Over a quarter century has passed since the Clean Air Act of 1970(1) ushered in the era of modern environmental law, establishing for the first time tough, nationally uniform command-and-control requirements.(2) From today's vantage point, the major environmental statutes passed in the 1970s such as the Clean Water Act.(3) and the Resource Conservation and Recovery Act(4) have been largely successful. Overall, the air is purer, the water is cleaner.(5) Despite this progress, however, public opinion polls consistently show a general perception that the threats facing the environment are more serious today than in 1970.6 The question is why? Where have our environmental laws fallen short?
Clearly, one problem is the inadequacy of domestic laws in the face of international environmental threats. The local identification of our environmental problems in 1970 was, in retrospect, parochial. An equally important problem, however, is that our vision of environmental law has been constricted. By narrowly focusing on basic pollution issues such as the production and disposal of waste, our laws have largely ignored other significant contributors to environmental harms. Chief among these contributors, and the focus of this article, is consumption.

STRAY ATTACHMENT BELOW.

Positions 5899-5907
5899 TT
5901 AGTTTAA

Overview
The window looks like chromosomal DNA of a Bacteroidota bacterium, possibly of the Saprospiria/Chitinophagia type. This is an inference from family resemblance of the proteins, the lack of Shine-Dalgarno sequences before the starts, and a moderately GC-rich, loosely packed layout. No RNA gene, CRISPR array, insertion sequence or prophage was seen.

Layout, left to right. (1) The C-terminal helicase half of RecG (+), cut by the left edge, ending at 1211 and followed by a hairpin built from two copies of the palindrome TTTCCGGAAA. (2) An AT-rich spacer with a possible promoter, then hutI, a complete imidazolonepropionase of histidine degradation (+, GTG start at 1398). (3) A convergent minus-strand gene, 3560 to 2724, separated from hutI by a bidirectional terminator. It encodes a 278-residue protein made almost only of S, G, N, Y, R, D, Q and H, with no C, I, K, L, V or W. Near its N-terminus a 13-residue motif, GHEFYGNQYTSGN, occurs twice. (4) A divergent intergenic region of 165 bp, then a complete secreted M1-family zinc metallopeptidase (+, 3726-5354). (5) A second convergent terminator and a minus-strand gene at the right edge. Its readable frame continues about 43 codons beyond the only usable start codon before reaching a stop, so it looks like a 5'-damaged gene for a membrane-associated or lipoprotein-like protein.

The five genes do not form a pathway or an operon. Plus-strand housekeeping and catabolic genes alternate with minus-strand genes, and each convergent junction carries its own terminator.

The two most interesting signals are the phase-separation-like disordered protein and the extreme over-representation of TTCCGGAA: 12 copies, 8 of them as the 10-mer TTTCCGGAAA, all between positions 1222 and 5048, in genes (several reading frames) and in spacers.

With few exceptions, our modern environmental laws have been pollution control laws. As a result, our factories are now cleaner and more efficient, producing less pollution per unit of production.(7) This is surely an important achievement, but its significance is diminished by the fact that we are all consuming more, resulting in accelerated use of natural resources and associated impacts both at home and abroad.(8) Indeed, more goods and services have been consumed since 1950 than by all previous generations combined.(9) The manufacture of cars, for example, produces less pollution than twenty years ago, but the far greater number of cars on the road has led to major increases in resource consumption.(10) Put simply, in concentrating our laws on the reduction of waste from pipes and smokestacks, we have largely neglected to address the reason we produce the waste in the first place.